Transatlantic firm Norton Rose Fulbright (NRF) has hired former PwC board member John Berriman to join its board as its new global chief operating officer.
Berriman joined in December 2016, replacing former operations head Mark Whitley. Berriman enjoyed a 40 year career at PwC where he also served as chief operating officer.
The firm has also made further changes to its global executive committee with the election of Daryl Lansdale as its new US managing partner who took up his role on 1 January this year, replacing incumbent Linda Addison, while long-time NRF partner and former deputy London managing partner Tim Marsden has come off the board.
Whitley quietly left NRF last month after just over two years with the firm. He had been a member of the firm’s board and had been responsible for delivering large parts of the firm’s 2020 transformation strategy, which includes implementing a global rollout of an SAP technology and IT platform and establishing a global services centre in Manila.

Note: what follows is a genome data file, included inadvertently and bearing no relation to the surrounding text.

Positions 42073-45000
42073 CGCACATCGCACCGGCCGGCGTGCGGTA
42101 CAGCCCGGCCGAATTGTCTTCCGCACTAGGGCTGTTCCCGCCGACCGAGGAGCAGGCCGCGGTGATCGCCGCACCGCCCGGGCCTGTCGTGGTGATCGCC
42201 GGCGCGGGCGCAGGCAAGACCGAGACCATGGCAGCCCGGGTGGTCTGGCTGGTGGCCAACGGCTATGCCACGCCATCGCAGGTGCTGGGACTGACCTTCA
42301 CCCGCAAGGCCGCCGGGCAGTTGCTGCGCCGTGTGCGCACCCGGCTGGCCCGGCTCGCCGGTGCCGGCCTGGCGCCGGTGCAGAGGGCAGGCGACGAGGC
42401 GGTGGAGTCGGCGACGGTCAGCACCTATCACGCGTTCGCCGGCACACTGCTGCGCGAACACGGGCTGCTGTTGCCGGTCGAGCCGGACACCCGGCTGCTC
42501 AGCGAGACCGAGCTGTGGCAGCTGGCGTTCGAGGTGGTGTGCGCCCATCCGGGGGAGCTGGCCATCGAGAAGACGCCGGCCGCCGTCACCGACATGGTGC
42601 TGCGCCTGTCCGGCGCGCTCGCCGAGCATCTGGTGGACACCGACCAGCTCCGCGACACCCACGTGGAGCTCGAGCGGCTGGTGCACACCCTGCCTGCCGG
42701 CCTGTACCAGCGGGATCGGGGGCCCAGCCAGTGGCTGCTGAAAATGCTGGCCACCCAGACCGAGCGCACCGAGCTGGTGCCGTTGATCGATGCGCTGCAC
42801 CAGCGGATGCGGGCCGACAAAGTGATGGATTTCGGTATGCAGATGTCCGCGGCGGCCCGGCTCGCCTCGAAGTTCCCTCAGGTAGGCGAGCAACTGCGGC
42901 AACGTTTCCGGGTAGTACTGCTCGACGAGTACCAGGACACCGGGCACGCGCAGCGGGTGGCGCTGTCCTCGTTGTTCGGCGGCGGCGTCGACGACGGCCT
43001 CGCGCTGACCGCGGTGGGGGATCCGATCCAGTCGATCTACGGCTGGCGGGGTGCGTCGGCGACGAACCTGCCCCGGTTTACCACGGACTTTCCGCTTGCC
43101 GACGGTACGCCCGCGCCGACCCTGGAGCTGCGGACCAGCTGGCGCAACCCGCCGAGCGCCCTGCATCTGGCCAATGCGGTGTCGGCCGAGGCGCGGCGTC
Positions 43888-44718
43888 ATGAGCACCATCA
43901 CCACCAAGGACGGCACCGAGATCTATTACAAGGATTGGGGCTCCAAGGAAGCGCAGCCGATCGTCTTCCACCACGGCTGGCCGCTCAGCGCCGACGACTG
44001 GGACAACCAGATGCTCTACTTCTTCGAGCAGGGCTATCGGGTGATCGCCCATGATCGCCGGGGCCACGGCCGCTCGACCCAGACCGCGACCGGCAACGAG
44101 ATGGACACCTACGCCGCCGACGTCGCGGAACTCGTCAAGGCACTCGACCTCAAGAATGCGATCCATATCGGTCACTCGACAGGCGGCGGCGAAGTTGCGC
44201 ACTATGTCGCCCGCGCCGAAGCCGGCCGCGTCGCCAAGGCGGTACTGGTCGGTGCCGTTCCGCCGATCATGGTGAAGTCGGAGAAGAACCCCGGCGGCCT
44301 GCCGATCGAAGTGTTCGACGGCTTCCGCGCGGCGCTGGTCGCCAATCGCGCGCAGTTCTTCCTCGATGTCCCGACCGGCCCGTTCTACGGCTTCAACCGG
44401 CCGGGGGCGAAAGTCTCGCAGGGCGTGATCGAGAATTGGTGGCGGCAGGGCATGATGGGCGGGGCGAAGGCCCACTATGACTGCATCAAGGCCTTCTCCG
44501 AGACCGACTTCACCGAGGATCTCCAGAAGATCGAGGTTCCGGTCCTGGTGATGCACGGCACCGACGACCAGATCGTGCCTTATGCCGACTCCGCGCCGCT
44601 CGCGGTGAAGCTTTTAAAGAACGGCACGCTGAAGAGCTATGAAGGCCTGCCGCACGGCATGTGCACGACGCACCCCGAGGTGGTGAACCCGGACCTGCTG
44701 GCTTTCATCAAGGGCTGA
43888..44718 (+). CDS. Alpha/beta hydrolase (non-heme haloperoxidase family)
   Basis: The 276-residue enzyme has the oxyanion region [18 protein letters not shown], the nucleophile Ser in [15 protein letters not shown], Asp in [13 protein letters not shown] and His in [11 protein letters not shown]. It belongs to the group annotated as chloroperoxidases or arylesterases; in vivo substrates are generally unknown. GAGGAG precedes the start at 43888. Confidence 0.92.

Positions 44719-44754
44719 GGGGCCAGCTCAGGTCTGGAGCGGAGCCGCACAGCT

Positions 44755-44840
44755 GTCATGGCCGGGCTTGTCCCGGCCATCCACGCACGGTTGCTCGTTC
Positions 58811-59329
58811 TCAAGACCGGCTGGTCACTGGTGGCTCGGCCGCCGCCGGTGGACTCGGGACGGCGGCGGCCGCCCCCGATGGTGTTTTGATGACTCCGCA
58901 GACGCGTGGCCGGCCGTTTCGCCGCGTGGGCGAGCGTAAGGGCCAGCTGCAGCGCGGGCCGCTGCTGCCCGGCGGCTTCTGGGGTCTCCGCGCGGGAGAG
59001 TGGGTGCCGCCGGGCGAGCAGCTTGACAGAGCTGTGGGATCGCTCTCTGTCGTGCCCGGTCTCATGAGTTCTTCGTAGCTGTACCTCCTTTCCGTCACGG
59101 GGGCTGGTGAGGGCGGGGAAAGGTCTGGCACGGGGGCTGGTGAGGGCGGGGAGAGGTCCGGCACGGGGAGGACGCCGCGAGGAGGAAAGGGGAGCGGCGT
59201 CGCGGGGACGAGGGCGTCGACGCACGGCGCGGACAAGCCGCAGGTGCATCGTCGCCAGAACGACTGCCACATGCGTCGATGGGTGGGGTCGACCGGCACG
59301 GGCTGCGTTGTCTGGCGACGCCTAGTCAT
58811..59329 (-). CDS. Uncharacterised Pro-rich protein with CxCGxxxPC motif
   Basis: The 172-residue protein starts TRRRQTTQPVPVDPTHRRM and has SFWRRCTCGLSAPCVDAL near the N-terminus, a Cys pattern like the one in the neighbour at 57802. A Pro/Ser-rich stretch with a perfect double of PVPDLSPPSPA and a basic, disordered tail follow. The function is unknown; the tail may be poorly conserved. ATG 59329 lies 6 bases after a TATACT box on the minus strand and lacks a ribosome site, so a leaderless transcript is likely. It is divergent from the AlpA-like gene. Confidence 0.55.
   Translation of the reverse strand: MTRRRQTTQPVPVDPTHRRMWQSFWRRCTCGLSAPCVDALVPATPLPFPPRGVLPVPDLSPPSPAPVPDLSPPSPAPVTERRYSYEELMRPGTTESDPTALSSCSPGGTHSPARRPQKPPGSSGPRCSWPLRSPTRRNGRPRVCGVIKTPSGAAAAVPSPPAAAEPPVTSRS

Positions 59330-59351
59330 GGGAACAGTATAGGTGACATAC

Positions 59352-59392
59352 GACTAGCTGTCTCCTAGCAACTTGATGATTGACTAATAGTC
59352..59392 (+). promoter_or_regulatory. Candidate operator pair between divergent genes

Before joining NRF in 2014, Whitley was a managing director at BT from 2008 and also had operations roles at Openreach and Royal Mail.
The addition of Berriman is one of several new appointments for NRF. The transatlantic firm has hired a number of partners into its US business – adding commercial litigation partner Brett Young to its Houston office from K&L Gates earlier this month as well as a real estate team made up of partner Joshua Bernstein and two associates from Greenberg Traurig in New York and Austin.
The firm’s 2020 strategy, launched in 2015, aims to move the firm in a more progressive direction. The four pillars of the strategy include new IT in the form of SAP; a plan for managing a flexible workforce; increased data management; and knowhow, talent and knowledge management.
In an interview with Legal Business last year, NRF global chief executive Peter Martyr (pictured) said: ‘These four pieces are all linked together. We think it is related to what clients want from us. If you are going to run a single system you might as well run the best one in the market.’
Read more on Martyr’s Norton Rose master plan in – ‘On the bus’